The Evolved Consumer Wants
What does the consumer want? INFORMATION! When do they want it? NOW! If they land on your site and don’t get ‘information now’ well, let’s just say your business success is just someone deletes key away.
Here is a list of other items that will keep them coming back:
- Quality Content
- Full of useful information
- Contact information on every page
- An easy to recall URL
- Updated often (at least twice a month)
- Keep it fresh – keep it unique
- Online newsletter
- Blog/Discussion Forum
- Remind people to bookmark
- Monthly give-a-way contest
- Local Area Quizzes
The number one reason that will keep surfers coming back to a real estate website is EMOTION. How does one generate emotion on a static website? Use photos? Yes, pictures can generate emotion. I cover this more thoroughly in Chapter 3; A Picture Is Worth A Thousand Bucks of my book, Dog Eat Dog & Vice Versa: 9 Secrets To Put The Bite Into Your Marketing. Photos do generate some emotion but not much. Every real estate website has photos. Virtual tours? Okay, a little. After all, the number one click on REALTOR.com is “show me only houses with Virtual Tours.” However, I’ve never had a buyer stand in the middle of the den and turn slowly 360 degrees to the right until they fall over.
The video is the only hope to generate the kind of emotional connection we want to have with suspect real estate buyers. Think about it; consumers have watched billions of hours of video since the advent of TV. We’re accustomed to it, captured by it, addicted to it, wowed by it. We gathered around to watch a man walk on the moon. Now we look at photos of deep space from the Hubble Telescope on the screen of our smartphone. Video has become the norm. It is short attention span theater where ‘two and half minutes’ is considered a long time - yet it still can create emotion.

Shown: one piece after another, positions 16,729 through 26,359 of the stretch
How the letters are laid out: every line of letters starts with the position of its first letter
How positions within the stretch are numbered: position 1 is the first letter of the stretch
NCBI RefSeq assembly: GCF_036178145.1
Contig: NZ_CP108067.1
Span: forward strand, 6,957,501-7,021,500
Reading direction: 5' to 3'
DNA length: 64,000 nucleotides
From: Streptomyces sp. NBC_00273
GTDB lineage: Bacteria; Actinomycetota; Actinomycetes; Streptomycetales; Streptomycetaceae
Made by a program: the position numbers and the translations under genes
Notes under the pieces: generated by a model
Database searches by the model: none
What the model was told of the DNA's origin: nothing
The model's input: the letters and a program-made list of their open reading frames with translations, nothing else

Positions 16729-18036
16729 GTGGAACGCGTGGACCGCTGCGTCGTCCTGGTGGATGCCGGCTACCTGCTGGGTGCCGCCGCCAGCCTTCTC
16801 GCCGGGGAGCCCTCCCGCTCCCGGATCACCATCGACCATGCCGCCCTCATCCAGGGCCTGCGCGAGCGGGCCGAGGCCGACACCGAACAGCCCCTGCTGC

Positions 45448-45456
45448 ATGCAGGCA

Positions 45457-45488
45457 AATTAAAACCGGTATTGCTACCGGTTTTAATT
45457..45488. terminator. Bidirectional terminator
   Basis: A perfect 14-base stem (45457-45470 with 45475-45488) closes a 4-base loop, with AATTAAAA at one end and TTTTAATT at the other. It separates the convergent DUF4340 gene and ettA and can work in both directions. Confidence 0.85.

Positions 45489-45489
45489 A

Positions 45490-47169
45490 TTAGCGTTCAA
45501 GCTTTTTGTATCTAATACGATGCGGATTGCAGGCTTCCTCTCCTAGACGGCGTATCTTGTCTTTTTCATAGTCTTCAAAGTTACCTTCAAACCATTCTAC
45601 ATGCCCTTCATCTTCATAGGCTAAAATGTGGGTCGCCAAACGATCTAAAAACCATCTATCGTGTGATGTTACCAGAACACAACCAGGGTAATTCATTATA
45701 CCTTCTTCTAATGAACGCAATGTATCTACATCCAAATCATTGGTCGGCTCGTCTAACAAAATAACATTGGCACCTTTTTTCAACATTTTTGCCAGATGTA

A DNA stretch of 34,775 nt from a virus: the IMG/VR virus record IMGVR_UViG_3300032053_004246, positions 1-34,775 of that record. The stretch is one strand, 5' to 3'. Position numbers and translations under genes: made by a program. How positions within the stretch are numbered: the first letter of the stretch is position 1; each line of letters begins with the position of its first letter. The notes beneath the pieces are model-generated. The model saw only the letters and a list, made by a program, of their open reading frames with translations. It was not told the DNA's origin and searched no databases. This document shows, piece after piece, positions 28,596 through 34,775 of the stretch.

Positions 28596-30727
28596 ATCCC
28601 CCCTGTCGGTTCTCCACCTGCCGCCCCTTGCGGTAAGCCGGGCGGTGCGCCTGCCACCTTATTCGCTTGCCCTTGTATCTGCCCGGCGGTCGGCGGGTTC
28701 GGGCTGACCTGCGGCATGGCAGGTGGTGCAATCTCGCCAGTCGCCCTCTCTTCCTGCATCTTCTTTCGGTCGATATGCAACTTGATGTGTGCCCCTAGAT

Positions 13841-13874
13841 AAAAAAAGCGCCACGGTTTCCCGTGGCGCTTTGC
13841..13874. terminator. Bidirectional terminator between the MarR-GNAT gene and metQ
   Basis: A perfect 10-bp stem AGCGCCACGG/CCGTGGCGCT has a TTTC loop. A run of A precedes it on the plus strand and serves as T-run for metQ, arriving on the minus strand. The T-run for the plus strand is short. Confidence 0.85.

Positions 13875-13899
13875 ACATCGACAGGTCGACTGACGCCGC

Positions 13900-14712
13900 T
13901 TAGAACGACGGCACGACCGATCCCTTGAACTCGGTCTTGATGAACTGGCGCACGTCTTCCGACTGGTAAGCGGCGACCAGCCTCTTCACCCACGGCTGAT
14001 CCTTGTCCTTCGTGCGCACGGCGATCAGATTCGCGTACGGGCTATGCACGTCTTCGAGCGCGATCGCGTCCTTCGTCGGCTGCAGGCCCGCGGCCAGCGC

Rules of Emotional Video
First - “Stop It!” I know what’s going through your mind, “I can’t afford to do a video.” I agree the video is expensive, and if you were to spend the bucks on high quality, highly produced, glitzy video, it most likely wouldn’t work. Why? Because that would look, feel, and smell like a commercial and drive people away. Think the YouTube phenomenon!
Second - it must be short; space isn’t the only reason YouTube limits videos to 10 minutes. For real estate, I’ve found 1.5 to 2.5 minutes. There’s no need to explain or narrate as in, “This is the bathroom” (No kidding Charlie looky here it’s on the inside). No flowery adjectives. Do not SELL it. Do not use the voice of the one holding the camera. No need to have people or actors in the frame.
And, while we’re at it: Who cares if you or an actor can walk out onto the page of your website and ‘try’ to sell something. If most consumers are looking at houses while at work, they’ll dive for the mute button to shut you, or your actor, up.
That’s right - Do It Yourself. Dust off that video camera you bought for the family three Christmases ago that’s in the hall closet and get busy.